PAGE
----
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Chris Rock's humorous jabs fail to draw blood

So, OK, asked Chris, addressing the elephant in the room. “Is Hollywood racist?”

Considering that the stench of peanuts was everywhere, what choice did he have after all?

Well, he explained, not “Burning Cross Racist.” Or “Fetch Me a Lemonade” racist.

As he once explained to President Obama, it’s like this in Hollywood: “They just don’t hire black people. And they’re the nicest white people on earth. They’re liberals.”

So what kind of racists are they to Chris?

They’re sorority racists: “We like you Rhonda. You’re just not ‘Kappa.’ ”

[Read: Celebrities and their dazzling fashions do not disappoint]

Now that’s not bad. In the guise of the Oscars’ requisite opening comedy routine, Chris Rock managed to explain more about how racism operates in the liberal precincts of 21st century America than a lot of journalism has. That’s how Tocqueville’s “tyranny of the majority” manages to govern so much when liberals are in charge. Fraternity and sorority rules.

Funny, too, were Rock’s man-on-the-street interviews outside a theater in Compton (as in “Straight Outta Compton”). It was his comic high point of the night.

For those of us looking for blood or insight from Rock on Sunday’s Oscars, that was about it. The evening’s dealings with Topic A were only significant in their toothlessness except when the subject was the most famous boycotters of all, Jada Pinkett Smith and Will Smith. It was fun to watch Tracy Morgan starring in the “diverse” Oscar version of “The Danish Girl” but the only blood spilled was the Smiths.

Somehow, Hollywood’s moneyed decision-making class got off scot free while Rock told us that Jada Pinkett Smith boycotting the Oscars is like “me boycotting Rihanna’s panties.” Or, as he explained in case we didn’t get the joke, “I wasn’t invited.” Not that he wouldn’t want to be, he assured us, just so we wouldn’t have our doubts.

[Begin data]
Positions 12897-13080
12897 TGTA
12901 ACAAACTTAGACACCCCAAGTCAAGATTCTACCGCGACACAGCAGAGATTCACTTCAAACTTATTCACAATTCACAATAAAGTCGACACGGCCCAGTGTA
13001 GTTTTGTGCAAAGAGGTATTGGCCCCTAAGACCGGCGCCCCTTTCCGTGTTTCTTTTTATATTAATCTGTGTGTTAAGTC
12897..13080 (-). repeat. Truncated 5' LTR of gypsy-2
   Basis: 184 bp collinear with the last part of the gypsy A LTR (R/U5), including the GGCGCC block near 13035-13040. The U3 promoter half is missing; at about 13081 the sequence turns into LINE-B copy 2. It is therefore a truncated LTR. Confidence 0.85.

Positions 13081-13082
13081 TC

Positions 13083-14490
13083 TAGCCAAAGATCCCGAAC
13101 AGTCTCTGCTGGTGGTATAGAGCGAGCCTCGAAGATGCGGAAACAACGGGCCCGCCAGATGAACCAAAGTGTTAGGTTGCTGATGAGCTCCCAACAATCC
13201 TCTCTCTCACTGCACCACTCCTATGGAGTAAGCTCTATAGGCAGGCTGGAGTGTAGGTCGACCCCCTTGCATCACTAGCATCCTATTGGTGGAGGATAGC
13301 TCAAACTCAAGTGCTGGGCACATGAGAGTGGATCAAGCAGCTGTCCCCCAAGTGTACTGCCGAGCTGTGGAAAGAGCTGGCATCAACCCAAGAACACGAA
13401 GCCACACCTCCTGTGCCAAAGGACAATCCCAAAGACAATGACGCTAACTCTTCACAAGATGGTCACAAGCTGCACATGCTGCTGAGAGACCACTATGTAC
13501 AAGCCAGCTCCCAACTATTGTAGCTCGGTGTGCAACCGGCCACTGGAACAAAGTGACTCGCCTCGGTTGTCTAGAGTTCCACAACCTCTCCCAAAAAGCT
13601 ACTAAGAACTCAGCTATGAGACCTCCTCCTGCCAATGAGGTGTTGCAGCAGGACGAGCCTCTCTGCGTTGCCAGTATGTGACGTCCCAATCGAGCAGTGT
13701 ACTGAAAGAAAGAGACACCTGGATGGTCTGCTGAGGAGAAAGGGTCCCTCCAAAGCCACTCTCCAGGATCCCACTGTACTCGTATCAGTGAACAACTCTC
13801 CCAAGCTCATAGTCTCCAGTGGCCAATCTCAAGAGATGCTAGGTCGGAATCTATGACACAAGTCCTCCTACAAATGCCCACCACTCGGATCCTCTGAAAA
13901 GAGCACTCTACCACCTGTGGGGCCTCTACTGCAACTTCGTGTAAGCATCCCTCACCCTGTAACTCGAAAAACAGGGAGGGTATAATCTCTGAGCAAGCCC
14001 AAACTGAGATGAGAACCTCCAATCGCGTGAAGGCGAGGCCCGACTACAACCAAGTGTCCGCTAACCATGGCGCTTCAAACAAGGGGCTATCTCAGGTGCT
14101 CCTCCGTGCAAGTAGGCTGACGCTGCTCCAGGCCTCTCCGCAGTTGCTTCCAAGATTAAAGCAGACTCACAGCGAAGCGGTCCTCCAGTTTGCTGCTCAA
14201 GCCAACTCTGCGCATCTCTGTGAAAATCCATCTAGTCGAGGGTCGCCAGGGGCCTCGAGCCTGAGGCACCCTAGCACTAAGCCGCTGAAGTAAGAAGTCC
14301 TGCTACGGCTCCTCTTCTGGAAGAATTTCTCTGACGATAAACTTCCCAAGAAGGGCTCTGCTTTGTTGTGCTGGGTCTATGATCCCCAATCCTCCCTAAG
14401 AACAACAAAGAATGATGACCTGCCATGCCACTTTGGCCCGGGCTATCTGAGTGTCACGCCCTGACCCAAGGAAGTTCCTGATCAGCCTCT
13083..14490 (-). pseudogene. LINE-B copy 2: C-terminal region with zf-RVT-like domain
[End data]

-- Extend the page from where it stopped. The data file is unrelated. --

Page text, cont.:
I’m sorry, that’s just a bad joke. It would barely fly in a movie about an obscenity-spouting teddy bear. Kevin Hart said before the show, he’d advise his “mentor” and “friend” Rock just to do what he always does: “what you do best – make people feel awkward, make people uncomfortable and then let people relax.” Relaxation was wall to wall Sunday night. The only people feeling awkward and uncomfortable, frankly, were those of us who had such great hopes for Rock as the Oscar host with the best chance of getting across what needed to be.

The Smiths took it hard. As Rock made sure we appreciated “it’s also not fair that Will Smith got $20 million for ‘Wild, Wild West.’ ” Just to be absolutely clear that Will and Jada were being targeted for their apostasy, Angela Bassett did a “Black History Month” joke describing what seemed to be Will Smith and then revealing that she was talking about Jack Black.

At that point, I thought that if Billy Crystal had been hauled down from the attic to get his jokes from the living Hollywood joke machine that is Bruce Vilanch, they’d have been sharper and more pointed. (Vilanch’s most famous employer, Bette Midler, tweeted before the event that the Oscars are an event where Leonardo DiCaprio is considered “overdue” for an Oscar but “black people can wait till next year.”)

Funnier in less than a minute than Rock was for the whole show was Louis C.K., introducing a category whose winner was a documentary short about honor killings that changed laws in Pakistan. It was a slice of what Oscars can be.

So when your host comes up short, what have you got? Lady Gaga’s melodramatic song. And the awards. It was a huge surprise – but not a bad one – that Mark Rylance won the Supporting Actor Oscar over Sylvester Stallone. Rylance had about 25 lines in “Bridge of Spies.”

And Ennio Morricone, even for the despicable “Hateful Eight?” Sublime. Surprising was Sam Smith’s claim to be the only openly gay Oscar winner ever. And Leo’s urging not to take the planet for granted. The rest? As expected. Not a stellar night. The films were better. God, were they ever.


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